Habits Good and Bad

Scripture teaches us we should love and serve the Lord with fear and trembling —- and we should. That sounds foreboding, but it is simply a reference to a reverent and healthy respect, not a reference to a nervous apprehension. It is not alarm, but awe.

Habits shape our thoughts and behavior instinctively. Really we are captive to them. Is today the day you should start breaking some old bad habits and start some good ones? You can.

Og Mandino in his book “The Greatest Salesman in the World” tells the story of a man named Hafif to whom was given some scrolls containing principles that would make him the greatest salesman in the world. Principle number one was, “I will form good habits and become their slaves.” This led him to conclude, “In truth, the only difference between those who have failed and those who have succeeded lies in the difference in their habits.”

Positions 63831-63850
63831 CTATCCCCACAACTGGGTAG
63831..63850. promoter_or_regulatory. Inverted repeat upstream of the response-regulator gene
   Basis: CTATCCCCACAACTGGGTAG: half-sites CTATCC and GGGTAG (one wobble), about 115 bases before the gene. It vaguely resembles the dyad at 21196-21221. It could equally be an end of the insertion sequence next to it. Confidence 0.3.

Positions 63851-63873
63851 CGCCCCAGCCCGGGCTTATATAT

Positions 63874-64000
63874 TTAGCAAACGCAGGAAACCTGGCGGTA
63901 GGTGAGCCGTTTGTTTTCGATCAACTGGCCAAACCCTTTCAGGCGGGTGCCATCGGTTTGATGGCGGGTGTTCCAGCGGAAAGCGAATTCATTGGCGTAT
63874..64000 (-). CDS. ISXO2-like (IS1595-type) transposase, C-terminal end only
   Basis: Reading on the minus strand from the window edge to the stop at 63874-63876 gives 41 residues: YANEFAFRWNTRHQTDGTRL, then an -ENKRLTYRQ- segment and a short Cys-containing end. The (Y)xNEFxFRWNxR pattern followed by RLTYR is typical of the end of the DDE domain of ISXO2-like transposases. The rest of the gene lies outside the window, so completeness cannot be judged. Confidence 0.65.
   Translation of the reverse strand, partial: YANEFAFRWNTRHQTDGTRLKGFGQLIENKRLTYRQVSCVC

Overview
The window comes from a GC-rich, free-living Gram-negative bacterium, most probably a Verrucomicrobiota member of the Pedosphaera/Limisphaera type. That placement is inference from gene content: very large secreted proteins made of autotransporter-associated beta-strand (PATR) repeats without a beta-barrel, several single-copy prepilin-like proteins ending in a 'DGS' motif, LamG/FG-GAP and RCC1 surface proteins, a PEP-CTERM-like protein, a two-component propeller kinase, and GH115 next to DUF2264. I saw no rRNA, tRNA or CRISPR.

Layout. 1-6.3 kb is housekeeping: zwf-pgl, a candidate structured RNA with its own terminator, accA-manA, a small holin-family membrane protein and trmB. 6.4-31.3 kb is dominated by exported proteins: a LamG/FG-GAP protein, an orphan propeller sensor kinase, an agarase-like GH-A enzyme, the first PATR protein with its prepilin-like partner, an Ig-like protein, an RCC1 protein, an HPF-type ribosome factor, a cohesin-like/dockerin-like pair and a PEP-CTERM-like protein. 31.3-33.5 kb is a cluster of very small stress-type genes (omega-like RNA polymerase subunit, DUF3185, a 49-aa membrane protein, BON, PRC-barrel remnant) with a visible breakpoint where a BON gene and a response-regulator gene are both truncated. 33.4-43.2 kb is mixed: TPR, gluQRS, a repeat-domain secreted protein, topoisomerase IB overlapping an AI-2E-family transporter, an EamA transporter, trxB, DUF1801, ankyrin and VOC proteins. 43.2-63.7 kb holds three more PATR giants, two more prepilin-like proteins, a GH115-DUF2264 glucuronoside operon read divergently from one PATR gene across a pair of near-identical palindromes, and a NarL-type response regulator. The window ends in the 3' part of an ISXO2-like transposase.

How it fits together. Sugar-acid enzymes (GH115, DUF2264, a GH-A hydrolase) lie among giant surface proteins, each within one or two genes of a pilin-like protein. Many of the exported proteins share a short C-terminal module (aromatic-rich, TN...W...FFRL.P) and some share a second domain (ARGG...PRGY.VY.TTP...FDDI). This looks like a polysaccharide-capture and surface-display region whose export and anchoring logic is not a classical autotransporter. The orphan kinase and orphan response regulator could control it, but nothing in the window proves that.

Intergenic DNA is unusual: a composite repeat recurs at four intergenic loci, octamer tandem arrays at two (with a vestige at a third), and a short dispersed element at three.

Here is where God enters the equation. You can’t do it. That is, you can’t do it in your own power. 

A good example helps, but Mark Twain observed, “Few things are harder to put up with than the annoyance of a good example.” What this means is it is taxing to try to imitate a good example. What we need is not imitation, but incarnation.

Jesus is a good example, actually the best example, but to try to imitate Him is impossible. It is Christ in you that is the hope of glory. Once you focus on His presence in you, then He begins to work in you. Our word “energy” comes from the Greek word often translated “works.” He actually energizes you, making it possible to break bad habits and form new ones. God uses three things to energize us.

First is the Bible. This is true if accepted as “the truth, the word of God, which also effectively works in you who believe.” (I Thessalonians 2:13)

First you appreciate it, then you appropriate it, and next you apply it.

Second to the Bible is prayer. “The effective, fervent prayer of a righteous man avails much.” (James 5:16)

The third is undesired, but meaningful. It is suffering. Philippians 3:10 speaks of being in the “fellowship of His suffering.” That brings us back to the Bible and prayer, hence to God. Our suffering, small or great, makes us mindful of our need for God who energizes us, enabling us to break old bad habits and start new positive ones.

Do you have any habits that need breaking or new ones needing to be started? In prayer, start the process now.